If the mess is more extensive, for example from diarrhea or vomit, first scoop up as much of the solid or semi-solid material as possible using something flat like a piece of cardboard and discard. Try not to mash or spread the mess further during this process. Then perform steps 2 through 4 above.

Additional Suggestions

Do yourself a favor and do not make the mistake of using any old carpet-cleaning product you have on hand instead of a specialized pet formula. The products sold specifically for pet messes contain bacteria and enzyme digesters that are extremely effective at eliminating stains and odors in both carpet and padding, without damaging or discoloring most flooring materials.

If you try something else on the spot first, then use a specialized pet formula, you may not get the same good result you can achieve using the pet product only. Also, no matter how bad the stain may look or smell when you discover it, resist the urge to use a harsh scrubbing motion to remove the spot, as this can quickly destroy the texture of your carpet or rug, and scrubbing really isn’t necessary.

If you’re patient and follow the steps listed above for stain removal, even if you have to repeat the process a few times to get all the stain out, there’s a very good chance you won’t notice the spot after it dries thoroughly. Even light-colored carpeting and rugs can be returned to good condition with the right cleaning agent and technique.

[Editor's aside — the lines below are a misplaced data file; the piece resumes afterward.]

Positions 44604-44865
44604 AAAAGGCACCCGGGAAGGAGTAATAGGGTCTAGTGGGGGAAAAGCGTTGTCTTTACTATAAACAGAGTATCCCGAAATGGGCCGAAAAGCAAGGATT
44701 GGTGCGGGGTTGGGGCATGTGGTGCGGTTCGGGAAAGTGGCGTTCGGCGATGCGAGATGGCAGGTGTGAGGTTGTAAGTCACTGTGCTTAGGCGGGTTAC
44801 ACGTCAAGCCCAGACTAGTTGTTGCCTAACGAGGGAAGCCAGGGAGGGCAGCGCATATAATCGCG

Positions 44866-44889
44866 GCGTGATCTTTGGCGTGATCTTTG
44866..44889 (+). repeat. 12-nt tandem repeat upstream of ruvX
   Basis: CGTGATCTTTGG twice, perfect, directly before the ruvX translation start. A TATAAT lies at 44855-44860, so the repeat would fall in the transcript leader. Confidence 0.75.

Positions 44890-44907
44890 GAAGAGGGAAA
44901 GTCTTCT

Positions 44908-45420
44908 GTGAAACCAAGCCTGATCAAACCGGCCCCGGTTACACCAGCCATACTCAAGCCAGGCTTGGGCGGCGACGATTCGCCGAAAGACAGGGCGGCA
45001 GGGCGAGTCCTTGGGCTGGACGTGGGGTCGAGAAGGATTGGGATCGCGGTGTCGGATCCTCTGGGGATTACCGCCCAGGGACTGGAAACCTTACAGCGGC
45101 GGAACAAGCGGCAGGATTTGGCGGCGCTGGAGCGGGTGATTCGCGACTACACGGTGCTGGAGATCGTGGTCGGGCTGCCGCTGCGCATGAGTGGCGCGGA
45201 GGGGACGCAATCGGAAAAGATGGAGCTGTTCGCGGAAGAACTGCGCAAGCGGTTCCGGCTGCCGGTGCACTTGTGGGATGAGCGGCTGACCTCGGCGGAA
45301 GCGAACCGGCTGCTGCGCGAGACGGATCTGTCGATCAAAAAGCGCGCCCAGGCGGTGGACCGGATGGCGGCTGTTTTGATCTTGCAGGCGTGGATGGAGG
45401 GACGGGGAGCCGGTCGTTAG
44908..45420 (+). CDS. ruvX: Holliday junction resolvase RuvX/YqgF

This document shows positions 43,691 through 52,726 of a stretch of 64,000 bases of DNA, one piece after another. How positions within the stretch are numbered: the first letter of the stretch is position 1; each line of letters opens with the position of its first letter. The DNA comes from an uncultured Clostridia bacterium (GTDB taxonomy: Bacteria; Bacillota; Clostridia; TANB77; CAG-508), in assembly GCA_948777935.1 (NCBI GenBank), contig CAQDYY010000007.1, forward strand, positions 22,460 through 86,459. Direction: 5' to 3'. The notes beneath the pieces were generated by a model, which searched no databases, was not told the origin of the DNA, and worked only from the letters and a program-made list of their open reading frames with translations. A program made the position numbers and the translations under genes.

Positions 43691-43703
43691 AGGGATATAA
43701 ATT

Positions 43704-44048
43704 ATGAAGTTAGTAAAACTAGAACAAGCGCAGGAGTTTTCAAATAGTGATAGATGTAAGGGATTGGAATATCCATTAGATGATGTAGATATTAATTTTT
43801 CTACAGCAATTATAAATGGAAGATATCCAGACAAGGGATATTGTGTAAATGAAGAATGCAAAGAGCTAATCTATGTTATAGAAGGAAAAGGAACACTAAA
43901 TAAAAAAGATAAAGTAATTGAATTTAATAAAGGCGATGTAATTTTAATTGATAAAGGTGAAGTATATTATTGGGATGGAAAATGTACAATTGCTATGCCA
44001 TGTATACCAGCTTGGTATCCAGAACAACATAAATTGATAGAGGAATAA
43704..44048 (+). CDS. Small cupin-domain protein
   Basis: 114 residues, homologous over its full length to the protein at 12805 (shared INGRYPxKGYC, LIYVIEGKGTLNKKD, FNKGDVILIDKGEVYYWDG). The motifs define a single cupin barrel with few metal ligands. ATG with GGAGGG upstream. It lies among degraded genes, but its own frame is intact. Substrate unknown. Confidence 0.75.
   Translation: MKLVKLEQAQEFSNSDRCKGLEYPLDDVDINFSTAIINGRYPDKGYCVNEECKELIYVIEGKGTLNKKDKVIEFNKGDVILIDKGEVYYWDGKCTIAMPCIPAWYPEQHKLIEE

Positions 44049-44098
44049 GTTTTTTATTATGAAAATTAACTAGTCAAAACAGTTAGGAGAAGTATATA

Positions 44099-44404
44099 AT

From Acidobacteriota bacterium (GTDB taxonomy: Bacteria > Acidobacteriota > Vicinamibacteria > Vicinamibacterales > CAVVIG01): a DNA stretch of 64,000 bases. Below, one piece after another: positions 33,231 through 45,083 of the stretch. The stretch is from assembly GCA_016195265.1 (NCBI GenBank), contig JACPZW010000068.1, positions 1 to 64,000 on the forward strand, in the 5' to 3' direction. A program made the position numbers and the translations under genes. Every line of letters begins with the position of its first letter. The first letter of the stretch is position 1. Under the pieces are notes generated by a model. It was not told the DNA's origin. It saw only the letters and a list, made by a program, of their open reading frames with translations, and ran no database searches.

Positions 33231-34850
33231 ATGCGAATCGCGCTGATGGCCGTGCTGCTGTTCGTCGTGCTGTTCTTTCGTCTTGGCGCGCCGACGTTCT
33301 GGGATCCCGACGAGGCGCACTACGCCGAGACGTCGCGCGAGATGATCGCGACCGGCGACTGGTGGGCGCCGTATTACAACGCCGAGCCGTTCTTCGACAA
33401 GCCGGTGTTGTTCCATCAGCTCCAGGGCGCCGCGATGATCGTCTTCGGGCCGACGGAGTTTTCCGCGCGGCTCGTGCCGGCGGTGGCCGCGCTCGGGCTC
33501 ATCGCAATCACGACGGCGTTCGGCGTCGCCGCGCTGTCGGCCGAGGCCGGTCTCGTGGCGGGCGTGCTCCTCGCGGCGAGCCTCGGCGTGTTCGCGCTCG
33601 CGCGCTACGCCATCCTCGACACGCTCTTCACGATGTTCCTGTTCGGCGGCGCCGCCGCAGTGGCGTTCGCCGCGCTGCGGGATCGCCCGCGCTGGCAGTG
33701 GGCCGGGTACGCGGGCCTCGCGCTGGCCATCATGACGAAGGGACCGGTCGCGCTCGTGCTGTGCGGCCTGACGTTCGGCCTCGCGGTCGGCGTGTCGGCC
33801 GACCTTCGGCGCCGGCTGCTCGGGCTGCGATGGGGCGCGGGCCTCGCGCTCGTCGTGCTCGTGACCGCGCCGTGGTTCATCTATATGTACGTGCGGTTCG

Once the urine is completely removed from a spot your pet has repeatedly soiled, try applying a few drops of a pure essential oil (I’ve used lemon, tangerine and lavender) on the area as a deterrent.

Unfortunately, urine occasionally soaks all the way through carpet and padding into the subfloor. If you can’t get rid of the smell despite all your best cleaning efforts, you may need to remove that area of carpet and padding, neutralize the odor with an oil-based, stain-blocking primer on the subfloor, and then replace the padding and carpet.

Final Thoughts

It’s very important to remember that even after your pup is thoroughly housetrained or your kitty is an old pro with the litterbox, if you’re a pet parent, you will have the occasional mess to clean up. Your dog may get a temporary bout of diarrhea or drink too much water and wait too long to be walked. Your cat may develop a urinary tract problem and urinate outside her box, or she may throw up a hairball.

Aging pets, just like elderly people, occasionally have a bathroom accident. It’s a fact of life with pets, just as it is with children, that messes will happen. Once you’ve done all you can do to set your pet up for success, the only thing left is to anticipate the occasional accident and arm yourself with the supplies you’ll need to do a thorough cleanup.